Check out the second part of this two-part interview to hear more about Debbie’s journey out of BPD hell.
There aren’t many faces advocating on behalf of borderline personality disorder.
Certainly not in the way that Demi Lovato and Catherine Zeta-Jones have used their global stage to shed light on bipolar disorder.
Borderline personality disorder, known as BPD, is a highly stigmatized and often misunderstood disorder—the mental health equivalent of the ugly step-sister. Lady Gaga has been rumored to have BPD, based on her own public disclosures regarding mental health, but she has never confirmed this on a public platform.
During my own time in group therapy, I have met and befriended a number of people with BPD, noting that even within a therapeutic context, their diagnosis is often left undisclosed even while among their peers.
Blogger and author Debbie DeMarco Bennet is breaking this mold. Debbie publicly chronicled her journey through BPD hell and into recovery. After years of suffering through hospitalizations, periods of homelessness, conflict-ridden relationships, and the inability to hold a job, Debbie was diagnosed with BPD.
Upon receiving the diagnosis, Debbie committed herself to fully embracing Dialectical Behavior Therapy (DBT), the primary evidence-based treatment for BPD. Through determination, grit, and a tremendous amount of willingness, she went into remission within two years, having BPD officially removed from her diagnosis. Debbie has gone on to create “DBT Path,” a psycho-educational program designed to teach students from around the world how to implement DBT skills in their own lives.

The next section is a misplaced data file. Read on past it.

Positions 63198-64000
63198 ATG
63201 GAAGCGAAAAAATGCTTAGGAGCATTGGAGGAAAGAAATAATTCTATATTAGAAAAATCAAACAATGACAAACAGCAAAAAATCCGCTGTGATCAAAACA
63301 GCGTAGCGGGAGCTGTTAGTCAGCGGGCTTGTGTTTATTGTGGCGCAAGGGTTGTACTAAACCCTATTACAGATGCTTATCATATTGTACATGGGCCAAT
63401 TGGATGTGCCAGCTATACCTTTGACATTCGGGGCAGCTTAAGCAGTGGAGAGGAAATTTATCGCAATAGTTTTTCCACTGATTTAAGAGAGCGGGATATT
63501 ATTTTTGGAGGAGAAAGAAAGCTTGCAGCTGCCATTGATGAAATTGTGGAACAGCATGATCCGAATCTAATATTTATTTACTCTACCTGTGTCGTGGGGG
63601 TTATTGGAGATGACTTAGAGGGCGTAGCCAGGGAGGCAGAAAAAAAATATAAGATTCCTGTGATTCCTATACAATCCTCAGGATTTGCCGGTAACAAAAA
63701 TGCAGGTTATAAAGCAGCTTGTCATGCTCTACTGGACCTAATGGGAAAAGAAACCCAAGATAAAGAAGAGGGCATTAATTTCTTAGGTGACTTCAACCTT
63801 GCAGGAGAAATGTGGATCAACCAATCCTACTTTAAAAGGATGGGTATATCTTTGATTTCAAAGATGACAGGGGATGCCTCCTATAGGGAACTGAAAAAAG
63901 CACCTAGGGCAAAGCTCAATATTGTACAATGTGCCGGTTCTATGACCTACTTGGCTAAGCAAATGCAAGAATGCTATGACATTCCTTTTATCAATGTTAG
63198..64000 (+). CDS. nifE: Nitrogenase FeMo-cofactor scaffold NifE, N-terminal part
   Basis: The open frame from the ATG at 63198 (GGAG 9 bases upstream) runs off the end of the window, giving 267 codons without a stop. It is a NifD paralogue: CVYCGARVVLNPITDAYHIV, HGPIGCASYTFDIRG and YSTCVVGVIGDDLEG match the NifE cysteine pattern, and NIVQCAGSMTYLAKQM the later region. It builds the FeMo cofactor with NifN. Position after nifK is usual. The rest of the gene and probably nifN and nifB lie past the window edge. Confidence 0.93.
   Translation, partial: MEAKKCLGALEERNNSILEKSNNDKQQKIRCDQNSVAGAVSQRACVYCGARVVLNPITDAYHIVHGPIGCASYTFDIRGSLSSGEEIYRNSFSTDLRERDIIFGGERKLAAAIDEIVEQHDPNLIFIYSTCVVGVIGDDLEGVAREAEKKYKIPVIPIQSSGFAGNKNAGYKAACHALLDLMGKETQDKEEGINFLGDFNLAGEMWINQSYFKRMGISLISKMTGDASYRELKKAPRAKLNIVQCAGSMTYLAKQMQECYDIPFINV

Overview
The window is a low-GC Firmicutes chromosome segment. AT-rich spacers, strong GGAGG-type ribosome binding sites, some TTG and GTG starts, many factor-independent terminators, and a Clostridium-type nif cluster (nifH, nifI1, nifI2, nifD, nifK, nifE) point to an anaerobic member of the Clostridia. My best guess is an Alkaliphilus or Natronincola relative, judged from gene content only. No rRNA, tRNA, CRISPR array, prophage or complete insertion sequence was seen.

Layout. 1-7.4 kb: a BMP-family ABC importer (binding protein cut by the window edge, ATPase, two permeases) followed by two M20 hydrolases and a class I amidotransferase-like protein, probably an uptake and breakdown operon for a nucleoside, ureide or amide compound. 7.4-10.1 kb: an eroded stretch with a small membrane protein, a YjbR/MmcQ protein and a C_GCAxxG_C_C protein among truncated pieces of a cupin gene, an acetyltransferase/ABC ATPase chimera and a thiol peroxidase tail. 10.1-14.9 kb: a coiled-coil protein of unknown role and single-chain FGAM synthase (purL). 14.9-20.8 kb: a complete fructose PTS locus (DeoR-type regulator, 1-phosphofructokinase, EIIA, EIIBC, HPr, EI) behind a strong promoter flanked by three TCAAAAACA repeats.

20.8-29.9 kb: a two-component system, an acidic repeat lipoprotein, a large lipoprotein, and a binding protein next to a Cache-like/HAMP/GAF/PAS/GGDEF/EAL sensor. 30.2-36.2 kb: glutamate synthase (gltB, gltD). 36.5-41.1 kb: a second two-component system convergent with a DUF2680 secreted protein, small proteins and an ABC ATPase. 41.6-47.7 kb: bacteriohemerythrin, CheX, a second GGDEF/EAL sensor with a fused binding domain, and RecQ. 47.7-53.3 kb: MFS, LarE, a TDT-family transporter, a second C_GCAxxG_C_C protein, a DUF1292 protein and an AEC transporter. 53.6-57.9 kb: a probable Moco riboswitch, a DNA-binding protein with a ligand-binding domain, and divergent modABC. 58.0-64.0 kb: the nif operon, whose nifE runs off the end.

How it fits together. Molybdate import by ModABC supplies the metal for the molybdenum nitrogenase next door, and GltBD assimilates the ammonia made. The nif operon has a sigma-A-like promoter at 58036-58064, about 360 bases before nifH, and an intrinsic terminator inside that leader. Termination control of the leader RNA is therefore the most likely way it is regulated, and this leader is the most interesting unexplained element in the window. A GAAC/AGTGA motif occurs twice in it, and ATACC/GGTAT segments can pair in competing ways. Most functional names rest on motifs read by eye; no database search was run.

Here is more about Debbie in her own words.
Alyssa: For readers who are hearing about borderline personality disorder for the first time, how would you describe it?
Debbie: When you have BPD, you tend to experience the world more intensely than others. Your thoughts, emotions, and reactions tend to be strong and often out of proportion to the trigger or issue that has set off the emotion. You might also find that you see the world in extremes, known as all-or-nothing or black-or-white thinking. For example, you might think highly of someone when everything is going smoothly, but if the person lets you down in any way, you might have a hard time remembering their good qualities and see them as all bad. Though not all people who have a BPD diagnosis identify as having had trauma, many people with the diagnosis have experienced trauma or attachment issues with their primary caregivers, initiating a strong fear of abandonment and rejection.
Alyssa: Dialectical Behavior Therapy is recognized as the premier treatment for BPD. What was your life like before learning those DBT skills?